Ivy League Psychologist Sounds The Alarm; Donald Trump’s Late Night Unhinged Rants Point To A Very Serious Health Issue

This makes so much sense.

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While Donald Trump has always been known for his unhinged social media meltdowns, onlookers have noticed that, in recent weeks, both the frequency and the erraticness of the former president’s late-night posts, in particular, have greatly increased.

Now, Harry Segal, a clinical psychologist and senior lecturer in the Psychology Department at Cornell University, has spoken out to sound the alarm, publicly theorizing that this uptick in Trump’s middle-of-the-night tantrums is consistent with “sundowning,” a phenomenon heavily connected to individuals with dementia.

Mayo Clinic defines “sundowning” as “a state of confusion that occurs in the late afternoon and lasts into the night.”

Segal sat down with progressive talk radio host David Packman and first explained that he was not looking at either President Joe Biden or former President Donald Trump from a political vantage point, only from a strictly psychological one, before outlining what he has noticed in his professional capacity through gait, speech patterns, and other noticeable possible symptoms.

Packman pointed to Trump’s apparent increase in confusion lately, such as when he confused Joe Biden with Barack Obama and Nikki Haley with Nancy Pelosi. While Segal took note of those incidents, the psychology expert says his deepest concern lies with the fact that Trump appears to be “having more and more difficulties at night.”

“The other thing is that because it’s intermittent, it’s not difficult to see two or three minutes of him speaking what seems to be normally,” Segal explained. “And I do think he does speak normally in the sense of not calling people’s concern, like mixing up Nancy Pelosi with Nikki Haley.”

He went on to explain that he has observed that the “complexity of his language has changed” overall since Trump’s 2020 presidential campaign.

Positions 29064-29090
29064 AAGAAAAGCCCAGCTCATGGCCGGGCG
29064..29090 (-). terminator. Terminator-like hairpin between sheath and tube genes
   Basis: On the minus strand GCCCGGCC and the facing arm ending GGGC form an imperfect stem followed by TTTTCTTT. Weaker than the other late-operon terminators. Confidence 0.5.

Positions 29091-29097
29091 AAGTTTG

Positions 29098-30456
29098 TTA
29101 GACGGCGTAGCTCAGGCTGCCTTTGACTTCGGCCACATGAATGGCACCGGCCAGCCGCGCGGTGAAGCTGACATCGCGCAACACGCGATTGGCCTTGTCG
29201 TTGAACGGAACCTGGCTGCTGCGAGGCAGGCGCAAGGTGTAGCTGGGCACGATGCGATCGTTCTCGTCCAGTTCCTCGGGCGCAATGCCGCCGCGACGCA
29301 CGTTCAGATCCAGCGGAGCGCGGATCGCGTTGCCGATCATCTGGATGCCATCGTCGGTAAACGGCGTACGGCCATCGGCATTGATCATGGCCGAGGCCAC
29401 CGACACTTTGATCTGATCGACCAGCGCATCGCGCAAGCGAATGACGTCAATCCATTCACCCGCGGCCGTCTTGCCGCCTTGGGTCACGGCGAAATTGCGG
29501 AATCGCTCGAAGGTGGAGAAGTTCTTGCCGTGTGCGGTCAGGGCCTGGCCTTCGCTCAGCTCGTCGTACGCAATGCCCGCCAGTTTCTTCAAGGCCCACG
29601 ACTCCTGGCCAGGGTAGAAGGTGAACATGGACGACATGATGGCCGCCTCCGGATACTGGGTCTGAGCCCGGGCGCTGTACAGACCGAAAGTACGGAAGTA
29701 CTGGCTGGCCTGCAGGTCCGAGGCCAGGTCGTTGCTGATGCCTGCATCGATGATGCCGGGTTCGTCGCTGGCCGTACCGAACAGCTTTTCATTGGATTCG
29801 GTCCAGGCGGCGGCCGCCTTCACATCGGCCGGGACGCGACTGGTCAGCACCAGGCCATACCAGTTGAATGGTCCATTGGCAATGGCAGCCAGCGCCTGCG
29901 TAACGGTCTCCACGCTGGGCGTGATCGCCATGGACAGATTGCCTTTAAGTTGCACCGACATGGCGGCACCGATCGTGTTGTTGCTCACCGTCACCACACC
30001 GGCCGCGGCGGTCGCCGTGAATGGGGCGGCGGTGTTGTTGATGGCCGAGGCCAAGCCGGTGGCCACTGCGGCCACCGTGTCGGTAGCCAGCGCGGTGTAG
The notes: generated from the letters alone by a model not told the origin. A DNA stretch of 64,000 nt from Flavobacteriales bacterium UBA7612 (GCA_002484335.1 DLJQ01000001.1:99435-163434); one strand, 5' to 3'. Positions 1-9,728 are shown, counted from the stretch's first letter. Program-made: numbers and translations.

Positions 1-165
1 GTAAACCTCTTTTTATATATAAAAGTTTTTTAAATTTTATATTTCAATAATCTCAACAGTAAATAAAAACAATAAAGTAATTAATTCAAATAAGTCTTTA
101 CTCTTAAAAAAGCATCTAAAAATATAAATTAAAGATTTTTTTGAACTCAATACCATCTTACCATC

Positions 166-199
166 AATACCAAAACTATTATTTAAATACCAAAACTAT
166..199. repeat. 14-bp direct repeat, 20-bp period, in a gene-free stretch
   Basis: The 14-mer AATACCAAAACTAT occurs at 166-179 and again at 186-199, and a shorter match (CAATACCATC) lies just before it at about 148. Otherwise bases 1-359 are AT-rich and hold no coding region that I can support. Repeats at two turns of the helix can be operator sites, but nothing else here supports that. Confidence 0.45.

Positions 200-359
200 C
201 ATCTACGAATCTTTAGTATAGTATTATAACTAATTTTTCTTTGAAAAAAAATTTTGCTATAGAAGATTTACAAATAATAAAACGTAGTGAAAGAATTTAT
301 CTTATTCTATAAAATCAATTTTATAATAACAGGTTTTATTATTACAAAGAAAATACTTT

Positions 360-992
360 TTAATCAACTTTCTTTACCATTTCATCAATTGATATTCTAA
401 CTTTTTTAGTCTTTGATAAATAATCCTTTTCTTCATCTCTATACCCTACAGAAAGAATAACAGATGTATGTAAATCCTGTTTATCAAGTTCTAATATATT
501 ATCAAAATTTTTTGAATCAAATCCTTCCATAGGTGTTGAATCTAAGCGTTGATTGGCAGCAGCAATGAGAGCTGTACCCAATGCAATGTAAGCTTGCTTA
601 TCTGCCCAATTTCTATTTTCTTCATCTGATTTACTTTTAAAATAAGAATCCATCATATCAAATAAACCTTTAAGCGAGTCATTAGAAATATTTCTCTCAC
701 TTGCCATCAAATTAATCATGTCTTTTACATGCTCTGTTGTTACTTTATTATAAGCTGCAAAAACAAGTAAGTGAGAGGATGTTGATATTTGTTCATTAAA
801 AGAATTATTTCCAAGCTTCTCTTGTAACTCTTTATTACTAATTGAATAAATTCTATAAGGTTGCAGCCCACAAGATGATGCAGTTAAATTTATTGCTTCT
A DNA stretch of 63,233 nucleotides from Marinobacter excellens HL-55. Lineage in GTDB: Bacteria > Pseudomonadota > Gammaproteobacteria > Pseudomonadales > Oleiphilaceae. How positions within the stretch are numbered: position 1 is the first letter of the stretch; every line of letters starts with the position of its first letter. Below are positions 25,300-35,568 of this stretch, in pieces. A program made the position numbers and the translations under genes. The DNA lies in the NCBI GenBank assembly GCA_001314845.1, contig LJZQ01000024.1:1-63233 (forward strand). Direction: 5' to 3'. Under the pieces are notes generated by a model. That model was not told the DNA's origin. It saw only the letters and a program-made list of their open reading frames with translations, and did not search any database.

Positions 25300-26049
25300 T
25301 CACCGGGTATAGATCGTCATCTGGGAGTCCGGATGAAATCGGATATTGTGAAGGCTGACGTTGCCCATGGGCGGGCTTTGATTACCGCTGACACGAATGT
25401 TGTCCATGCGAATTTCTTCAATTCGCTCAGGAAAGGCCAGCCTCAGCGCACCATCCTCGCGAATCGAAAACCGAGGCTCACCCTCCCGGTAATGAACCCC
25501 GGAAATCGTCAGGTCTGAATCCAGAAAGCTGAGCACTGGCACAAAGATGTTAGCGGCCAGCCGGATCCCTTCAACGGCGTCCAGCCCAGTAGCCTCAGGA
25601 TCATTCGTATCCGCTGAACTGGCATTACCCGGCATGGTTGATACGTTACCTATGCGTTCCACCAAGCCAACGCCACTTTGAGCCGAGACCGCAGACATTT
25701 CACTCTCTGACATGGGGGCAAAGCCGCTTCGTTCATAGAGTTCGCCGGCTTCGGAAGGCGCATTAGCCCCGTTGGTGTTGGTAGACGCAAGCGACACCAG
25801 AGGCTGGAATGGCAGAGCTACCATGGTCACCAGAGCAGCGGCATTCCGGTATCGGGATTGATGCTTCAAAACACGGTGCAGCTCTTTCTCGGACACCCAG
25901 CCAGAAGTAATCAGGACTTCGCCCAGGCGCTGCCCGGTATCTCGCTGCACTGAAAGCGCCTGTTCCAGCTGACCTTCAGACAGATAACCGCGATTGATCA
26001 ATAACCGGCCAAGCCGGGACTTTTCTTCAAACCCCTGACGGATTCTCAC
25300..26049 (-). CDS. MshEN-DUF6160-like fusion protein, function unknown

“So, when he is speaking what appears to be coherently, it’s almost like he’s gumming together phrases that he repeats over and over again,” Segal said of Trump’s public speeches, pointing to an Ohio rally in March where Trump appeared to completely lose his train of though mid-sentence.

“Now he’s always had a tendency to do this, but if you go back, as I have, to looking at interviews in 2016, he was clearly more crisp. He was more complex than he is now,” he explains.

Segal says he finds “the decline in the complexity of language” and “intermittent slippage” most concerning, as they tend to get worse with time. He warned that this means in a year or so, Donald Trump could be serving as the United States president while actively in the midst of very severe dementia symptoms.

He goes on to note that while Trump’s refusal to debate his opponents could be chalked up to a purely political move, there is a very good chance that the decision was born of a desire to simply not draw any extra attention to his worsening symptoms — especially since debates tend to take place in the late evening when sundowning symptoms are at their worst.

“I think we can surmise that he was afraid of debating,” Segal said. “Are you kidding me? Two hours on stage in the evening with someone like Chris Christie coming after him?”

The psychology expert went on to warn that, with the presidential election quite literally right around the corner, it is more important now than ever to pay very close attention to the way a candidate behaves.

He notes that the upcoming Republican convention speech will take place at night and will serve as a true test for Donald Trump that Americans need to pay attention to.

“I don’t know how he’s going to get out of debating Biden, but he’s going to try, is my guess,” Segal theorized. “So will we see the increase in these problems?”

Watch the interview here:

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